You Have an Inner World: So What?

Harnessing the Wisdom of Inside Out

Posted Jul 08, 2015

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Source: CC0 Public Domain

It seems like the idea of “inside-out” psychology is all the rage in America this year. From Pixar’s recently released animated film Inside Out to the Netflix original series Unbreakable Kimmy Schmidt, the idea that we each have a lively, complex emotional inner world is hot, hot, hot!  And I, for one, am a fan and a true believer.

Now, I know that both of these shows were in production long before my book, Wisdom from the Couch, was published one short year ago, in June 2014. So I can’t really claim that they stole my idea or anything. But “Knowing and Growing Yourself from the Inside, Out” was my (sub)title. First. Just sayin’.

Actually, I’m just kidding. While I might have coined the phrase as a clever subtitle for my book, it would be far from the truth to say that I invented it. Psychologist Larry Crabb titled his book, Inside Out, back in 1988, and there’ve been a few good mystery novels and even a series by the title, too.

One could even say that my psychoanalytic hero, Sigmund Freud, was an early proponent of inside-out psychology, as he excavated the buried but living unconscious inner world. And my psychoanalytic she-ro, Melanie Klein, spelled it out further by saying that we each have an unconscious internal world populated by our feelings, experiences, and memories that we experience in a very concrete way, as if various versions of ourselves and others are alive inside us. She even had the conception of this inner world being the control center of our lives with “internal objects” managed by these different parts of ourselves. From a psychoanalyst’s point of view, Pixar nailed it.

CC0 Public Domain
Source: CC0 Public Domain

But even psychoanalysts weren’t the first to conceptualize our emotional lives in this way. Take your religious figures like Jesus, Buddha, and Moses and your great philosophers like Augustine, Plato, and Aristotle. They each knew something about inner hearts where meaning is born and inner thoughts that guide our outward actions.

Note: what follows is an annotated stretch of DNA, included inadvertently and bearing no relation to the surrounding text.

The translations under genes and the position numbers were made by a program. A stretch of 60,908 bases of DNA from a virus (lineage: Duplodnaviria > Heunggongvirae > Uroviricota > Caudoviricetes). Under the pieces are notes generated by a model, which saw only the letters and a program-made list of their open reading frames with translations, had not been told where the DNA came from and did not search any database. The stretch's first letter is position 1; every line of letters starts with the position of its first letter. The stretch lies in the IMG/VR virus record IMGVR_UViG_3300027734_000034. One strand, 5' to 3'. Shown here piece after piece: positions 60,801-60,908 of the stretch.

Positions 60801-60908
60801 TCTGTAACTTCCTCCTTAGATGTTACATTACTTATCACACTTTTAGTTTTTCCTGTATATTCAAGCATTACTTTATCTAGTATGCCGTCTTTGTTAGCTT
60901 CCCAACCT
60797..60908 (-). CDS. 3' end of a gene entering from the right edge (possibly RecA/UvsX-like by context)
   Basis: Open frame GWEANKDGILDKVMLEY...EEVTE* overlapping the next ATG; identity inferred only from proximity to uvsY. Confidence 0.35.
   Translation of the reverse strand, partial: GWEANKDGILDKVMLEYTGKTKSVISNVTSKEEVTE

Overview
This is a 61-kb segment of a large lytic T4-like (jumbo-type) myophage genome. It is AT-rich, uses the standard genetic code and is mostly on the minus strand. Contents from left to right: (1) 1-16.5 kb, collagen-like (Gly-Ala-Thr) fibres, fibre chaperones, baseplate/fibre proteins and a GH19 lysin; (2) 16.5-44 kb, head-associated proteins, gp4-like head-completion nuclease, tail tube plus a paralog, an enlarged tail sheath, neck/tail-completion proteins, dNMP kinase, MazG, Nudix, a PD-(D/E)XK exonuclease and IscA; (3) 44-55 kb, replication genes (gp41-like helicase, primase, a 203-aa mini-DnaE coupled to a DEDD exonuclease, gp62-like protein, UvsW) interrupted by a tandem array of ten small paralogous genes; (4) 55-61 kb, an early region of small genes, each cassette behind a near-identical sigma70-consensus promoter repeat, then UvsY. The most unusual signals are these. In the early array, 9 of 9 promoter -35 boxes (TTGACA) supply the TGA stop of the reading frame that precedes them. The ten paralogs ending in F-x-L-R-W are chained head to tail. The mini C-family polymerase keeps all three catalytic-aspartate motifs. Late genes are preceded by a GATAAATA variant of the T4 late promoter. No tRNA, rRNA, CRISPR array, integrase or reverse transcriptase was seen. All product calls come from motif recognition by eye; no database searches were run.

Here are just a few bits of this kind of timeless wisdom about inside-out psychology:

  1. Psychology goes hand in hand with biology in what makes us human. The control center is not just a brain with its biochemistry and neural pathways; it is a mind with complex, nuanced emotional, social, and unconscious meaning-making activity.
  2. We all have complex feelings that exist side by side. In my book, I say it this way: “Aggression and desire, envy and gratitude, hope and dread are roommates in the inner world.” That goes for joy and sadness, disgust, aggression, and fear, too.
  3. Psychological growth comes when these conflicting feelings become integrated with one another. Joy is touched by sadness, in a way that helps joy to become deeper and love to be more real. Sadness is touched by joy, in a way that facilitates caring and bonding with others.
  4. Psychological troubles come when we disown aspects of ourselves. Feelings like anger, fear, and disgust are signal feelings that keep us safe; without them, we lack direction. Feelings like sadness and joy give us a sense that our lives have meaning; without them, we lack a sense of being real. Psychologically, we fade and crumble when we do not make room for all of the feelings and aspects of ourselves, painful though they may sometimes be.
  5. Early experiences in life affect us. They form memories that become “core memories.” The earlier they happen and the more powerful the feelings that are associated with them, the more they become the bedrocks of our personalities.
  6. These core memories can be changed over time. While the facts of the past can’t change, how we view them, how we feel about them, and the stories that we tell ourselves about them can change. Such changes affect our experience of the past which impacts the memory itself—and it is the memory that we take with us and shapes who we are. This kind of change is what I call inner transformation and is, in essence, the kind of change that depth psychotherapy like psychoanalysis aims to bring about. This is what it means to grow from the “inside-out.”

Copyright 2015 Jennifer Kunst, Ph.D.

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For more of Jennifer's wisdom, check out her book Wisdom from the Couch: Knowing and Growing Yourself from the Inside Out and her website www.wisdom-from-the-couch.com